What caused hysteria Salem witch trials?
Accusations followed, often escalating to convictions and executions. The Salem witch trials and executions came about as the result of a combination of church politics, family feuds, and hysterical children, all of which unfolded in a vacuum of political authority.
What was awakened during the Great Awakening?
The Great Awakening was a religious revival that impacted the English colonies in America during the 1730s and 1740s. The movement came at a time when the idea of secular rationalism was being emphasized, and passion for religion had grown stale. The result was a renewed dedication toward religion.
Who died at the Salem witch trials?
5 Notable Women Hanged in the Salem Witch TrialsBridget Bishop. When the special Court of Oyer and Terminer convened in Salem Town in early June, the first case it heard was against Bridget Bishop, a local widow, as the prosecutor assumed her case would be easy to win. Sarah Good. Susannah Martin. Martha Carrier. Martha Cory.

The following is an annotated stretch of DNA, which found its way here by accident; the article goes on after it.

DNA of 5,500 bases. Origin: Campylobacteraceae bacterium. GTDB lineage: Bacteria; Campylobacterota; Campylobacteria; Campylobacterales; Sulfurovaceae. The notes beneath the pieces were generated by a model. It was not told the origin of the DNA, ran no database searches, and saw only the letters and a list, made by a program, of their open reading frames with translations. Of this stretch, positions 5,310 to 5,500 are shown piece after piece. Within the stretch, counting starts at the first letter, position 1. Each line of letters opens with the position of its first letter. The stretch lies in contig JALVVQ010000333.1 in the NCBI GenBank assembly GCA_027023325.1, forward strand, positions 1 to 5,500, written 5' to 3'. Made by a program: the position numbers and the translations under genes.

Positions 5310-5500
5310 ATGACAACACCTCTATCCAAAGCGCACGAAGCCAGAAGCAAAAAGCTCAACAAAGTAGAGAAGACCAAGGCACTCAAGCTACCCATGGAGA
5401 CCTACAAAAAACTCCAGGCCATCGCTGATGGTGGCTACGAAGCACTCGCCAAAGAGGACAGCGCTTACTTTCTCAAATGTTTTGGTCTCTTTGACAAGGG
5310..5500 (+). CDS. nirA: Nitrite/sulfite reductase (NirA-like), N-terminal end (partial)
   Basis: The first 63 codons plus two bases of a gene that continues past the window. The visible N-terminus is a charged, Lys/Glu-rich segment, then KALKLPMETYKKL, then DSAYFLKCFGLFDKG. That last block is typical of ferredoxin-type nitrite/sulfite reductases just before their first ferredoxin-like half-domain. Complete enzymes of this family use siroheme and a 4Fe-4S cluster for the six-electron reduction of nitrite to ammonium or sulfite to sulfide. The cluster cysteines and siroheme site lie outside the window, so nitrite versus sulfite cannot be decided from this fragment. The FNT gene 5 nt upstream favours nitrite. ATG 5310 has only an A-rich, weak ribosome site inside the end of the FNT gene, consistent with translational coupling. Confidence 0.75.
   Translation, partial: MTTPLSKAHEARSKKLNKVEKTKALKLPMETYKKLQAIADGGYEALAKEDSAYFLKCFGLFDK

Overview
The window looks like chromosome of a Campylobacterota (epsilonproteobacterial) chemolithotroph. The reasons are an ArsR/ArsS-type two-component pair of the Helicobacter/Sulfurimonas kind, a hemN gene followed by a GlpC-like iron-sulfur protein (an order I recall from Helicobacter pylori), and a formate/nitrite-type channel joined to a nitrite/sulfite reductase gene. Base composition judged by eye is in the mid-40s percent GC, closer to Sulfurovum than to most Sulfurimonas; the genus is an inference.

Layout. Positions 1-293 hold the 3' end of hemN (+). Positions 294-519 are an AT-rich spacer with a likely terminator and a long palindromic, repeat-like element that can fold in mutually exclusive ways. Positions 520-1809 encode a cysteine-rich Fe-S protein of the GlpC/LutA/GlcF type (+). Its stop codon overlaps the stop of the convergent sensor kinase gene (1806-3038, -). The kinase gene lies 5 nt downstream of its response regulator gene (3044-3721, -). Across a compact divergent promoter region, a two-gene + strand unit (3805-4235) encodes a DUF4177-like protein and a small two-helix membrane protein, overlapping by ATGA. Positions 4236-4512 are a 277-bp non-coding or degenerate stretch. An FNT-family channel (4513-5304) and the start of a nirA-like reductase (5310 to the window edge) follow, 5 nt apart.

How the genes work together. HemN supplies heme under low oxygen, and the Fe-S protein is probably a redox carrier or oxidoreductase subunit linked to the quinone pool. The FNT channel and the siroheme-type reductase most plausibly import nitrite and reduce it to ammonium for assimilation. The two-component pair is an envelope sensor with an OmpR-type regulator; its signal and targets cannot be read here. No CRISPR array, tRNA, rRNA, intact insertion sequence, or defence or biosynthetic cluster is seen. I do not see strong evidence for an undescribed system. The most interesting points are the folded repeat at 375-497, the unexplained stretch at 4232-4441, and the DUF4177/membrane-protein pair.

Did ergot cause the Salem witch trials?
In 1976 Linnda Caporael offered the first evidence that the Salem witch trials followed an outbreak of rye ergot. Ergot is a fungus blight that forms hallucinogenic drugs in bread. The victims of ergot might suffer paranoia and hallucinations, twitches and spasms, cardiovascular trouble, and stillborn children.
Did the Salem witch trials have a jury?
In June of 1692, the special Court of Oyer (to hear) and Terminer (to determine) sat in Salem to review these witchcraft cases. Presided over by Chief Justice William Stoughton, the court was made up of magistrates and jurors.
How did the Salem witch trials affect the legal system?
Changes in the American Legal System During the epidemic of witchcraft accusations in Salem, the legal process changed. Without specific colony laws, the judges accepted “spectral evidence,” which included testimony about dreams and visions. The Puritans believed that physical realities had spiritual causes.